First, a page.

Advanced Computer Science: Multi-Core Computing [MSc]
Parallel Programs and their Performance
|Unit level:||Level 6|
|Teaching period(s):||Semester 1|
|Offered by||School of Computer Science|
|Available as a free choice unit?:||Y
This course unit studies the base technologies for High Performance Computing and allows 'hands-on' experience of a state-of-the-art parallel computer to be gained. The course unit explores, through a combination of directed reading, a computer-based teaching (CBT) package, group-based seminars, group-based laboratories and a group-based mini-project, a framework for the development, analysis and performance tuning of parallel algorithms for the solution of mainly numerical problems.
By giving students a 'hands-on' programming view, the foundations are laid for appreciation of the more theoretical approaches that can underpin better design of parallel software that behaves as desired. Research-minded students will be in a position to appreciate why both hardware and software are steadily mutating in order to meet the challenges of the multi-core era. Both topics are studied further in the companion course unit COMP60621.
Even the smallest computer chip nowadays embodies parallel cores, and today's highest performance computers embody substantial amounts of parallel hardware, to the extent that the latest generation of machines harness the power of hundreds of thousands of cooperating cores. The programming of such highly parallel hardware has proved to be difficult: progress has been slow and achieved mostly by "trial-and-error". This course unit introduces students to the associated difficulties by stages, taking a pragmatic, laboratory-based approach to the problem of making parallel programs work.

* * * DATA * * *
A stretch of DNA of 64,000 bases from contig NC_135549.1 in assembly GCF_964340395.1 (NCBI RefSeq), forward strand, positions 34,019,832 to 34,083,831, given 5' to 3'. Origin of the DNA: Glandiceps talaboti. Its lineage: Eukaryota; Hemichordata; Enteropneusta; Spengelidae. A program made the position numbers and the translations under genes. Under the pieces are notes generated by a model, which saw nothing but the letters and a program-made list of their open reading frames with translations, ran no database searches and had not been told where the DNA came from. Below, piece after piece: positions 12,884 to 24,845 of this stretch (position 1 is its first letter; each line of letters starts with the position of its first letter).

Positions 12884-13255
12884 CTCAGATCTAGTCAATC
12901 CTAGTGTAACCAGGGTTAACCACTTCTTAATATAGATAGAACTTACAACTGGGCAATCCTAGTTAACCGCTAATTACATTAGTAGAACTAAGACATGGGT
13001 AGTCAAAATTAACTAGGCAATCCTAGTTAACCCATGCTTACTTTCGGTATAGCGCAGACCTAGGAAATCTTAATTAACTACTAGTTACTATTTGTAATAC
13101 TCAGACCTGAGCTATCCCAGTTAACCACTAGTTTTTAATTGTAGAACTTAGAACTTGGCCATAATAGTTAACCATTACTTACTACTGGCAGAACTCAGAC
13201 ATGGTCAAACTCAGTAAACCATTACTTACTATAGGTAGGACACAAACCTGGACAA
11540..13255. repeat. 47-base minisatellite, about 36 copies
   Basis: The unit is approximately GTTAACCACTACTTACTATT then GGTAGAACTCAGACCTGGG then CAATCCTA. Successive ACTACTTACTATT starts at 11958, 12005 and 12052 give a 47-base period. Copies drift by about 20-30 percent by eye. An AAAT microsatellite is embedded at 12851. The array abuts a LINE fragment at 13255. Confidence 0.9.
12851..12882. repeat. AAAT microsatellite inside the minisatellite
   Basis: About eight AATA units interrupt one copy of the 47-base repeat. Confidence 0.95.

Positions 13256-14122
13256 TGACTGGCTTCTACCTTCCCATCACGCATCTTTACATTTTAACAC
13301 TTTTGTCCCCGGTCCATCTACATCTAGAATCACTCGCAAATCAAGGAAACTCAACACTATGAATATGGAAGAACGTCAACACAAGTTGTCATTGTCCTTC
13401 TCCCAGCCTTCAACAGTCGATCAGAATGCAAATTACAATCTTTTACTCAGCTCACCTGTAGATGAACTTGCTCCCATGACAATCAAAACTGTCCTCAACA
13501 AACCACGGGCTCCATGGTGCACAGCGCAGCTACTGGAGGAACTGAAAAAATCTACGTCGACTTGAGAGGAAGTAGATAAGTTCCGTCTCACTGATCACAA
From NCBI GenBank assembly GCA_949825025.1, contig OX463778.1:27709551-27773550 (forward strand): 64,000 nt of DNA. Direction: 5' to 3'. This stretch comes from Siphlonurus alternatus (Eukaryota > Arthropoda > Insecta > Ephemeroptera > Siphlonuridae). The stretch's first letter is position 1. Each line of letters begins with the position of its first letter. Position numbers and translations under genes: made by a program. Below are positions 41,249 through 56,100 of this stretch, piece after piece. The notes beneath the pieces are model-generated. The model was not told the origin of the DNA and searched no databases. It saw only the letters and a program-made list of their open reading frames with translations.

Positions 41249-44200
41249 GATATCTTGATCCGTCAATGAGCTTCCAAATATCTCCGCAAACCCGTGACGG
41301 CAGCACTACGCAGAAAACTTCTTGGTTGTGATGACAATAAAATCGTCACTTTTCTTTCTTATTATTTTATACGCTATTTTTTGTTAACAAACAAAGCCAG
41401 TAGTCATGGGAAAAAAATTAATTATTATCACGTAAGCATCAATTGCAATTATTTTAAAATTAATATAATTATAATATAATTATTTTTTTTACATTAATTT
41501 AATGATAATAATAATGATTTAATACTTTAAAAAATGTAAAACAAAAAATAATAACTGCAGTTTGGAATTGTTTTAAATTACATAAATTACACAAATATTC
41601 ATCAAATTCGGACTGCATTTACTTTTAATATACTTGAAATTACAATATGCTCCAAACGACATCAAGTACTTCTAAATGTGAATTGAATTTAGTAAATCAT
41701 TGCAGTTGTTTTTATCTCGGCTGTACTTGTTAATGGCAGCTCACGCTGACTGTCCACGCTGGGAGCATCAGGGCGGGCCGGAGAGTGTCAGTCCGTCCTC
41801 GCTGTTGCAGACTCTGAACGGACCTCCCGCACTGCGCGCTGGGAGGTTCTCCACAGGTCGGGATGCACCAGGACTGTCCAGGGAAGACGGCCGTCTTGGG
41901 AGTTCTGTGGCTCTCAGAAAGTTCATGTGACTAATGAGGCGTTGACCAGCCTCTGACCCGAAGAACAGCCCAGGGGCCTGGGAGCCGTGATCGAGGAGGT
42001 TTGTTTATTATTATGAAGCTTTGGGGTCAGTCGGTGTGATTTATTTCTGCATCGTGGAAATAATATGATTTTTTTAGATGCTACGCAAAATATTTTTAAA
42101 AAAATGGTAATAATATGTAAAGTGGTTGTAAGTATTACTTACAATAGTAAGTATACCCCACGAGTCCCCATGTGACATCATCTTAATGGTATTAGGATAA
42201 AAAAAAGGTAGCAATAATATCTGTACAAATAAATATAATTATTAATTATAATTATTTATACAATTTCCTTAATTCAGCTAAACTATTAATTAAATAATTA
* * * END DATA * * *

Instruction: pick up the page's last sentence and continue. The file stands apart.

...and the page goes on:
Learning outcomes are detailed on the COMP60611 course unit syllabus page on the School of Computer Science's website for current students.
- Analytical skills
- Group/team working
- Oral communication
- Problem solving
- Written exam - 50%
- Written assignment (inc essay) - 50%
COMP60611 reading list can be found on the School of Computer Science website for current students.
Feedback methodsMarkers provide feedback on laboratory exercise reports and staff are on hand to answer questions in the lab sessions. Verbal feedback is given on the directed reading exercises. Exam revision sessions are scheduled shortly before the exam and students can get feedback on their attempts to answer questions from previous exam papers.
- Assessment written exam - 2 hours
- Lectures - 35 hours
- Independent study hours - 57 hours